Where better to start a blog than with breakfast.
Turkish eggs seem a very en vogue breakfast at the moment. I’ve seen recipes for them in several cookbooks released over the last year or so (notably, Diana Henry’s Simple and Nigella’s At My Table). Dan Doherty seems to be the first to include (Spanish) chorizo in his variation of the Turkish eggs. There aren’t many things that aren’t improved by the addition of chorizo.
Turkish eggs, or Cilbir as they are properly known, are a simple dish. Poached eggs are plopped onto some thick yoghurt, drizzled with a spicy butter. Some recipes have the yogurt spread on flat bread or some toasted sourdough, others have the yoghurt in a bowl ready for dunking with a hunk of bread. I prefer the latter. The spicy butter is usually made by gently heating some butter with pup biber, a mild but tasty pepper flake favoured in Turkish cuisine. Dan Doherty fries chorizo in butter to reach a similar, if meatier result.
My only criticism of Dan Doherty’s recipe is the instruction to warm through the yogurt in a third pan. This just isn’t necessary. Between poaching eggs, toasting bread and making the chorizo butter – a fourth task to be done simultaneously is one task too many for a leisurely brunch. Take the yoghurt out of the fridge half hour before and warm the serving bowls/plates. This will suffice at taking the chill off the yoghurt. I always avoided poached eggs because they were faffy and inconsistent, but Dan Doherty’s method has changed all that. In fact, his treatment of eggs in general is worth the cost of the book alone.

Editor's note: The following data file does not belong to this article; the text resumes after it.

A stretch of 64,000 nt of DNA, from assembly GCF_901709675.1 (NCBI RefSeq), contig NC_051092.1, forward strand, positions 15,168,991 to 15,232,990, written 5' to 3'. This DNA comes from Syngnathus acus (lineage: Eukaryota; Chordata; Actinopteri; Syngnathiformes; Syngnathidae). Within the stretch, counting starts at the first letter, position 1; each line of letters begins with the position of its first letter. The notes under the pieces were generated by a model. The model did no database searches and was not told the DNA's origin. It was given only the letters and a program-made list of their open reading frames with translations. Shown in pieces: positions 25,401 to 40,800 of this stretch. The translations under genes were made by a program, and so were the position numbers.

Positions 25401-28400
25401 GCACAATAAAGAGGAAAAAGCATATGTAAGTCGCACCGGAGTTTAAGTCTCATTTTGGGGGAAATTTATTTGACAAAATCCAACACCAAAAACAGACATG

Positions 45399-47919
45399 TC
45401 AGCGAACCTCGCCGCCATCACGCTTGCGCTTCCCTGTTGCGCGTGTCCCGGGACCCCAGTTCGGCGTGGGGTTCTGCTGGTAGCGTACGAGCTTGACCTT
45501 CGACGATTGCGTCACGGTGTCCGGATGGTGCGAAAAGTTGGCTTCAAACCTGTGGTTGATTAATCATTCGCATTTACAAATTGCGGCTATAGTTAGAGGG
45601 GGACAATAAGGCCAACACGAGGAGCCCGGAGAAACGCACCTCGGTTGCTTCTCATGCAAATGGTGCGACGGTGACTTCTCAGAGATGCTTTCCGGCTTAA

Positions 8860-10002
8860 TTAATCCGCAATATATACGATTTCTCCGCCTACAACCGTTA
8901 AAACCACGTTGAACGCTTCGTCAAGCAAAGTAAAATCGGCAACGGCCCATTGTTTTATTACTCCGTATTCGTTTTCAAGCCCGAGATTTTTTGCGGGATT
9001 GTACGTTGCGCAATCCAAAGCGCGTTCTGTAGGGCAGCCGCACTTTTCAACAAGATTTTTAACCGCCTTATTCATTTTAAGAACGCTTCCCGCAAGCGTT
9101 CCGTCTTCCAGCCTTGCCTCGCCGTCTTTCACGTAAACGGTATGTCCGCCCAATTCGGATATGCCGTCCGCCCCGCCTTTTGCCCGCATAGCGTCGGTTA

Apologies for the adulation that follows – it is well deserved.
The dish itself is delicious. The poached eggs oozing their sunburst of golden yolk into the yoghurt, rippled with crimson from the spicy butter. It looks like utter carnage, into which you thrust your shards of toasted sourdough. The only hints of any freshness are the garnish of chopped mint leaves that – a very necessary. It may not be delicate, but Turkish eggs make for very good eating indeed.
I can’t express how delicious Turkish eggs are. The sharp yoghurt and fresh mint mask the richness of the dish which leads to wonton overeating. I’ve never had anything but a spotless plate – but I often feel a little nauseous after. My only other deviation from Dan Doherty’s superlative cilbir is crushing a garlic clove (or two) into the yoghurt. You could also sprinkle some mixed seeds on top, or a good pinch of pul biber (Turkish pepper flakes).
These Turkish Eggs really such a winning combination of flavours. If breakfasts could always taste this good, I would probably have brought out the welcome banners for the Ottoman Empire our shores.